As discussed in the risks and countermeasures, a long slider such as the one shown on the left is not necessary if the center of friction is aligned with the center of rotation of the pin joint. This allows for cost savings using fewer bearings as well as  shorter rails, which saves cost and space on the underside of the table.

Table 1: Error apportionment calculations (Spreadsheet made by Professor Alex Slocum)

The most sensitive direction for this table is the up and down z height, which is directly determined by the x displacement of the slider, shown by the arrow in the upper left sketch.

To test the leg concept, I built an early SolidWorks model, scaled all the parts to 1/5 the full size and laser cut the prototype out of acrylic. As you can see in the CAD image, the slots are larger than the sliders allowing the legs to wobble out of place. Furthermore, the hot glue attachment I used for the legs quickly broke broke off due to moments about the connection. This janky prototype with larger than normal errors and wiggle helped me to exaggerate and understand some of the key areas I needed to focus on designing precisely and what the major risks for failure are. I discussed this prototype with my peer reviewers Maha and Abbas, to better understand how I need to design for lateral stability and robust pin connections. We also identified the moment acting in the pitch direction on the "slider." Summarizing my learning, going forwards I want to focus on designing moment connections between the short legs and the linear actuator and a bracket that resists moment for a pin joint connection between the fixed long leg and the bottom of the table.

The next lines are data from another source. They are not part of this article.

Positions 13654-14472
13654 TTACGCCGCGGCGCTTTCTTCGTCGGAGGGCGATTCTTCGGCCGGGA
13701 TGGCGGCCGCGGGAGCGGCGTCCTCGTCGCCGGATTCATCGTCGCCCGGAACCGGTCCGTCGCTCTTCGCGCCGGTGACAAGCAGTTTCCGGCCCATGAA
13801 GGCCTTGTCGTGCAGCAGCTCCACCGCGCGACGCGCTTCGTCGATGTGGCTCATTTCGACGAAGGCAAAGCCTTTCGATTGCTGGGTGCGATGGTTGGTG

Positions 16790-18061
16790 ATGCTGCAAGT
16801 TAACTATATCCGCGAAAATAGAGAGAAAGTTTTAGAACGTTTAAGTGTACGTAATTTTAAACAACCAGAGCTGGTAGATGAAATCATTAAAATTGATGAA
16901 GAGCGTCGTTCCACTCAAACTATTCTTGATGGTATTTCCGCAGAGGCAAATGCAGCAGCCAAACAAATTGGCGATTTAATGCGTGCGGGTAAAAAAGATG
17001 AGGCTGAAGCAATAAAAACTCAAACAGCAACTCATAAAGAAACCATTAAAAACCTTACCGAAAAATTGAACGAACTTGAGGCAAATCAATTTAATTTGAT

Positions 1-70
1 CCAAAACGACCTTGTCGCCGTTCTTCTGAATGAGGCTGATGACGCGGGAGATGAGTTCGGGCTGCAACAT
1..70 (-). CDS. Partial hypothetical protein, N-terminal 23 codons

Figure 2: CAD Model of 1/5 scale laser cut prototype and preliminary sketches

Error Budget

 

 

 

Attached is the error budget spreadsheet I initially used to wiggle lengths, stiffnesses, and materials to iterate my design.

At the start, using error budget thinking to do my own calculations was more useful that using the actual full error budget, because I wasn't confident in the way I set up my error budget. Much later on I realized that using the error budget above won't work for linkage systems like my desk legs that have multiple structural and open loops, so I wrote my own linkage error budget. 

Some design decisions that were made using the error budget and auxiliary calculations include:

1. Changed the long leg material from 2x4 lumber to 2x2 lumber - 2x2 demonstrated enough stiffness for the expected forces

2. Chose to use 2 bearings instead of 4 for each carriage - enough pitch stiffness with 2 (shown above)

3. Chose to use shoulder bolts for the leg joints, other than the carriage to short leg pin connection

      - Shoulder bolts have more friction than using bushings or bearings, but the increase in friction is not significant enough to

         justify the added cost